Leonid Nevzlin: Russia is spreading its metastases worldwide by supporting the darkest and inhumane political regimes
There is no doubt that behind Hamas, in addition to the main advocate of the sharia-ization of all humanity, Ayatollah Khamenei, stands another defender of traditional bonds and a fighter against Western secularism – Putin. There is nothing new or unexpected in this. Reviving and asserting (and surpassing by far the most repulsive Soviet political practices, especially in the Ukrainian war), Russia spreads its metastases worldwide, supporting the darkest and most inhumane political regimes and terrorist organizations, but calling it a peaceful policy and protection of the oppressed. Of course, it has nothing to do with the oppressed; not a single country where the "Russian peace" has somehow settled (just like the previous "socialist orientation") has improved, on the contrary. It is only about Russia's typical efforts to resist the West in general and the United States in particular – where and when possible.
Israel has always held a special place in this confrontation and continues to do so – an ally of the West, never seriously buying into what Russia calls peacemaking, fraternal assistance, and mutually beneficial cooperation. Therefore, Israel has always been and remains its enemy.
Since Stalin became disappointed with the "socialist orientation" of the new Jewish state, which did not want to side with the USSR in the unfolding Cold War, there began (along with the persecution of Jews in the state that had "defeated Nazism") the denunciation of Zionism as perhaps the most bloodthirsty and reactionary form of imperialism, bourgeois nationalism, and even fascism. The word "Zionism" – the idea of the very existence of a Jewish state – became exclusively derogatory in the USSR. It remains so to this day, both in Russia and among those who highly value the socialist slogans of the Western left.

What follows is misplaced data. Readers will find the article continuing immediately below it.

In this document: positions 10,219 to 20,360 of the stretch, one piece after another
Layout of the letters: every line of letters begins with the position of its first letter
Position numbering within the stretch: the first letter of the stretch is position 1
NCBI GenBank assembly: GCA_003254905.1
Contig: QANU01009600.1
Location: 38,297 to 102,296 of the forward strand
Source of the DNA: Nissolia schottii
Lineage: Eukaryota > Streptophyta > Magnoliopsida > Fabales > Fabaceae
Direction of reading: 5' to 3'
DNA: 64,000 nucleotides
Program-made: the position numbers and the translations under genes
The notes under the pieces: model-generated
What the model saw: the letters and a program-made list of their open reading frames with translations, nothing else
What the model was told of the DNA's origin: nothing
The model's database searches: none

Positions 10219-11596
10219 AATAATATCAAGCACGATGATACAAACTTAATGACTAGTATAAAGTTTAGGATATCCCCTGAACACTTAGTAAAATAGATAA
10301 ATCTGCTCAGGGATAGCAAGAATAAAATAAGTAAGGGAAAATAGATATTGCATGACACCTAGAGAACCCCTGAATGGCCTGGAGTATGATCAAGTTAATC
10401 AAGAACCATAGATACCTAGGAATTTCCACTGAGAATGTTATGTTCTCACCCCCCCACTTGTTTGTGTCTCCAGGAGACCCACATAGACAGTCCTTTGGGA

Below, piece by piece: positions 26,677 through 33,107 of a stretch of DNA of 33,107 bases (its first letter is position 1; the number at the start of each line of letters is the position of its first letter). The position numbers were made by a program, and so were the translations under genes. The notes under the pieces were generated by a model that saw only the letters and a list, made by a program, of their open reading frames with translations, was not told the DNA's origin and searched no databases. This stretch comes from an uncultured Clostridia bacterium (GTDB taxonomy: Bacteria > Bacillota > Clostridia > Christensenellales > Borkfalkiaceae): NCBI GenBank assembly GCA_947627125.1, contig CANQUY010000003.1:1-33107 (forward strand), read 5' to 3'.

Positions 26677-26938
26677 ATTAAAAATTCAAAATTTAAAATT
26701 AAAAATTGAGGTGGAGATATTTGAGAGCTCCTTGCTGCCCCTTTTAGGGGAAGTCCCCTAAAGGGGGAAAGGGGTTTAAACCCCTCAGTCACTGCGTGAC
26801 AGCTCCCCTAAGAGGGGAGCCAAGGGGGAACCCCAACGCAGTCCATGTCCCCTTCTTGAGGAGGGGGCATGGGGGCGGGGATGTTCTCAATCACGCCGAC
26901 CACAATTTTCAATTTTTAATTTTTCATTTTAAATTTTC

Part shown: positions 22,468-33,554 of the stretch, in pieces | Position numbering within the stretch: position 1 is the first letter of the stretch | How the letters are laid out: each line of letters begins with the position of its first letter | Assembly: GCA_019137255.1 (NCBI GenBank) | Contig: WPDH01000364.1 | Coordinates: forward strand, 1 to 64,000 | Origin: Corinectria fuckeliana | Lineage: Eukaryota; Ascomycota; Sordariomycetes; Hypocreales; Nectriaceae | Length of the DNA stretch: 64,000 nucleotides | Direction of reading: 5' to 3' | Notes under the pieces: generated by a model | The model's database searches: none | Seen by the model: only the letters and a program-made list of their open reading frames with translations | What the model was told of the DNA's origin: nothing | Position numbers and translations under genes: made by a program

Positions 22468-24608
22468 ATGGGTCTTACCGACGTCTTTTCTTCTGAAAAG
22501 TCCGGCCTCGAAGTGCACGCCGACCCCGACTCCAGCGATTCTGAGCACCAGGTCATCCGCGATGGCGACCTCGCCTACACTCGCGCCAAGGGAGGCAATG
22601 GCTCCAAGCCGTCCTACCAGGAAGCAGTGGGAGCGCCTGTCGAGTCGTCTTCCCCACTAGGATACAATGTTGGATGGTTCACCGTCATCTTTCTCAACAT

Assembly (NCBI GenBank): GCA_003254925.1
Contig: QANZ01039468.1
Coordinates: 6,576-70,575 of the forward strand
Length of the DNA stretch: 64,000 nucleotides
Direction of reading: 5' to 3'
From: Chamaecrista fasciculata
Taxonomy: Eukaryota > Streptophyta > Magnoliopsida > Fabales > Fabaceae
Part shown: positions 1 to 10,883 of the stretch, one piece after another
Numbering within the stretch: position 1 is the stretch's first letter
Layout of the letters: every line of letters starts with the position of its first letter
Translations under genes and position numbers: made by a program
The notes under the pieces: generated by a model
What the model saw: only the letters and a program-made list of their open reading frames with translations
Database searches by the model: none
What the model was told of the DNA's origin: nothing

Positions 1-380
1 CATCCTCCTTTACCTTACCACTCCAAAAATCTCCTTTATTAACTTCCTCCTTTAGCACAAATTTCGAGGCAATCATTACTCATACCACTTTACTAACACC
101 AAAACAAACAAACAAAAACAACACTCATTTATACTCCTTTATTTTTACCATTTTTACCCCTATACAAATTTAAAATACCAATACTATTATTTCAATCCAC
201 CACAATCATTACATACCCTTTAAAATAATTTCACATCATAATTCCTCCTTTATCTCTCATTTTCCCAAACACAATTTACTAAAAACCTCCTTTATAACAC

Since then, the Soviet Union's policy became increasingly uncompromising towards Israel crisis after crisis. Arab countries eager to destroy the Jewish state fought against it with Soviet weapons, on Soviet money, and under the guidance of Soviet military specialists. Their leaders were hailed as heroes (including those of the Soviet Union, such as Egyptian President Nasser). Terrorist organizations (primarily the PLO) enjoyed full support from the Soviet KGB. During the Six-Day War, Brezhnev even severed diplomatic relations with Israel, not restored until 1991. Any settlement between Israel and the Arabs (such as the Camp David Agreement with Egypt) was referred to as a "conspiracy."
Formally, the Soviet Union claimed to be fighting for the "socialist orientation" in the newly decolonized Third World. In reality, it tried to spite the United States and, of course, gain benefits: the global geopolitical importance of the Soviet Union (and later Russia) in the oil and gas sector was born out of the oil embargo imposed by Arab countries against the West, which supported Israel in the Yom Kippur War. Additionally, the anti-Israeli position provided the Soviet Union with Arab votes in the UN, as it does for Russia today.
Little has changed since Soviet times in Russian policy towards Israel. Putin still supports terrorists (if not directing them) and derives the same benefits from their attacks as Stalin, Khrushchev, Brezhnev, and Andropov did. And, it must be admitted, with success: the war in Gaza diverted the world's attention from the Kremlin's crimes in Ukraine (even leading to a decline in American aid to Kyiv), strengthened Russia's alliance with Iran, reinforced Putin's support from the "global South," caused a division in public opinion in the West, and even disrupted NATO unity—due to Erdogan's Muslim hysteria.
There's no need to change the signboard: one can continue to discuss the crimes of the Zionists—aggressive supporters of American hegemony